1962, and served on the plaintiff under the Emergency
Powers (Restriction Orders) Regulations, 1962, so far
as the said order would restrict the plaintiff from
leaving the prescribed area at or after 6.00 a.m. on
the 4th June, 1962, and travelling thence by the
normal route to the Federal Supreme Court, Lagos, and
there arguing the motion filed by him and set down for
hearing on that day;

And that after arguing the said motion the plaintiff
shall return without delay by the normal route to the
prescribe area unless the Court shall otherwise
direct;

And that if the defendant grants the plaintiff a
permit under regulation 2 of the Emergency Powers
(Restriction Order) Regulations, 1962, to enable him
to attend this Court and argue the said motion this
order shall be of no effect.

Justices John Idowu Conrad Taylor and Sir Vahe
Bairamuan concurred.

In case No. 2 decided on June 7, 1962 by the panel of
Chief Justice Sir Adetokunbo Ademola, Sir Brett, and
Bairamian, the issue was: "Is the restriction of the
movement of the applicant under the Emergency
Regulations one that is justifiable in a democratic
society

"
Here Williams commenced proceedings in the Federal
Supreme Court seeking generally a declaration that the
Emergency Powers Act 1962 or alternative section 3 (1)
thereof is unconstitutional and void;


the Emergency Powers (Restriction Orders) Regulation
1962 are unconstitutional and void to the extent that
they authorised the defendant to serve Restriction
Orders upon the plaintiff; and

that the Restriction Orders served upon the plaintiff
is unconstitutional. He also sought an injunction
restraining the defendant from giving effect to the
Order.
For the defendant, Attorney-General of the Federal,
Dr. Taslim Elias (QC) contended that parliament acted
in exercise of its powers under section 64 and 65 of
the Constitution and that it could make laws in
respect of matters not in the Legislative Lists.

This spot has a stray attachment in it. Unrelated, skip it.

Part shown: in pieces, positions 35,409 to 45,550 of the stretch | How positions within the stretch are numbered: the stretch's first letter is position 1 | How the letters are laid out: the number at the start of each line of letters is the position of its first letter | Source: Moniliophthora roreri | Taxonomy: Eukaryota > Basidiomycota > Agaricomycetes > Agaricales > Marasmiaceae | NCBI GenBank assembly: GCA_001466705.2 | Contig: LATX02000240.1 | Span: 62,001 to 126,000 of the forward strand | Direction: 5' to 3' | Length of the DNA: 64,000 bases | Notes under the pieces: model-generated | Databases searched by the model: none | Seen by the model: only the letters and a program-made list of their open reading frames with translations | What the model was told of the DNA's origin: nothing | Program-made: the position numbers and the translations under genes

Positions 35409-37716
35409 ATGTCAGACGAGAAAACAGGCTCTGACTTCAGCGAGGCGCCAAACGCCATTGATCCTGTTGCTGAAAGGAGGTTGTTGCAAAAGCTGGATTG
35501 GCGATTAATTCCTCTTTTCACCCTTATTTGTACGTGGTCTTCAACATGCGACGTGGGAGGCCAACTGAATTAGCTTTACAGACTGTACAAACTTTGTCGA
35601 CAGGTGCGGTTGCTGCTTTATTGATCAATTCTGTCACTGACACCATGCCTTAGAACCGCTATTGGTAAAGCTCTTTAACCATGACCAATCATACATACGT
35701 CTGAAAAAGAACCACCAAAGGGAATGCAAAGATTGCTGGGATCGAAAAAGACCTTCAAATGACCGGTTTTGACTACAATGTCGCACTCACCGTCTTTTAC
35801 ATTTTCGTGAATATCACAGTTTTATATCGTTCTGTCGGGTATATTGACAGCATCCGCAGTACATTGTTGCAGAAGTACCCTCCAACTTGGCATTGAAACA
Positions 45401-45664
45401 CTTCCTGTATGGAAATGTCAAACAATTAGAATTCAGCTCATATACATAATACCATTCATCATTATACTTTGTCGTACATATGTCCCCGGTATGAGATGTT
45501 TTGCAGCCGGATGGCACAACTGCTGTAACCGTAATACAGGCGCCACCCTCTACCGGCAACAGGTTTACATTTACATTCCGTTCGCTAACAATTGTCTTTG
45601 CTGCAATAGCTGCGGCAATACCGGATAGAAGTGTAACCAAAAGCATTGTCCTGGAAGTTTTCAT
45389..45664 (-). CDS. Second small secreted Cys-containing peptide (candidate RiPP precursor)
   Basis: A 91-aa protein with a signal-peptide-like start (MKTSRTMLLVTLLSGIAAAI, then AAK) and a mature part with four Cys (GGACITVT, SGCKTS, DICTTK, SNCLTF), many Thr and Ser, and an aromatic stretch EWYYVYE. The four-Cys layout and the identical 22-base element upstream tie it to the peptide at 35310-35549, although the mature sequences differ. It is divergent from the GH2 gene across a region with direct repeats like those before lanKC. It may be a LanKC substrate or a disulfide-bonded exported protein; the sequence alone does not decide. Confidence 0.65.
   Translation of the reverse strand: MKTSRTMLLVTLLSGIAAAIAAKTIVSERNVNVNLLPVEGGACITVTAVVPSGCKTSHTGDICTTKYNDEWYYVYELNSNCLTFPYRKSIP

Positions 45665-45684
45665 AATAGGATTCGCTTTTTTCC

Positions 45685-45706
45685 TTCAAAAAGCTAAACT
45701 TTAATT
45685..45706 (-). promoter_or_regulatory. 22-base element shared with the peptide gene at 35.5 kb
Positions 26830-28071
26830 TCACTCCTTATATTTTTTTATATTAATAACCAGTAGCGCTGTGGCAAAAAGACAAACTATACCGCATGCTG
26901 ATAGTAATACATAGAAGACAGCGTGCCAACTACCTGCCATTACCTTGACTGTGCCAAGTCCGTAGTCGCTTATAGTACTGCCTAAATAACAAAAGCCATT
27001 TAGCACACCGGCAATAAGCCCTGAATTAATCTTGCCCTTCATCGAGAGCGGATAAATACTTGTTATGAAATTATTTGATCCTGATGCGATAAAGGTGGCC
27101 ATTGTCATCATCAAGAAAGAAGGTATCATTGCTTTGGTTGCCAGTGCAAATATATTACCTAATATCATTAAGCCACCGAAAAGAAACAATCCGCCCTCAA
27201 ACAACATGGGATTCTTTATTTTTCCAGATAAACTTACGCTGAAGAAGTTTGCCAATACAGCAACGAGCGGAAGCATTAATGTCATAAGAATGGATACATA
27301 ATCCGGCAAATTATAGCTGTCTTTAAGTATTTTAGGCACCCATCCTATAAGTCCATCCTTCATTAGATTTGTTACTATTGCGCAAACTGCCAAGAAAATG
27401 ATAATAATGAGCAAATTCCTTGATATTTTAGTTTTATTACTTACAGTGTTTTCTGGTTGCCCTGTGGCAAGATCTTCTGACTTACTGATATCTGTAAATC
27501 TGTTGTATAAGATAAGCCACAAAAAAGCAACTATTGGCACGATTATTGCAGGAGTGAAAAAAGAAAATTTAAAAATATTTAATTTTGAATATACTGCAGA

The Court's unanimous opinion was delivered by Sir
Ademola who held that:


it is within the bounds of Parliament, and not for the
Court to decide that a state of public emergency
exists in Nigeria;

once a state of emergency is declared, it is the duty
of government to look after peace and security of the
state and it will require a very strong case against
it for the Court to act;

in view of Section 26(2) of the 1960 Constitution
which provides that nothing in the section shall
invalidate any law that is reasonably justifiable in a
democratic society restricting the movement or
residence of any person within Nigeria in the interest
of defence, public safety, public order, public
morality or public health, Parliament can legislate in
appropriate cases and not only in case of war for the
restriction of movements of individuals;

much as serious consequence will result to the
Applicant by the restriction order, the Court in this
case has no jurisdiction in the matter;

in this case, a prima facie case has not been
sufficiently made out that the Emergency Powers Act or
the Regulation made thereunder are invalid in their
entirety; and
This is not a case in which the Court can grant the
application for an injunction to restrain the
Defendant from giving effect to the restriction order
served upon the Applicant restraining his movement.

Case No.3 listed as F.S.C. 166/1962, delivered on July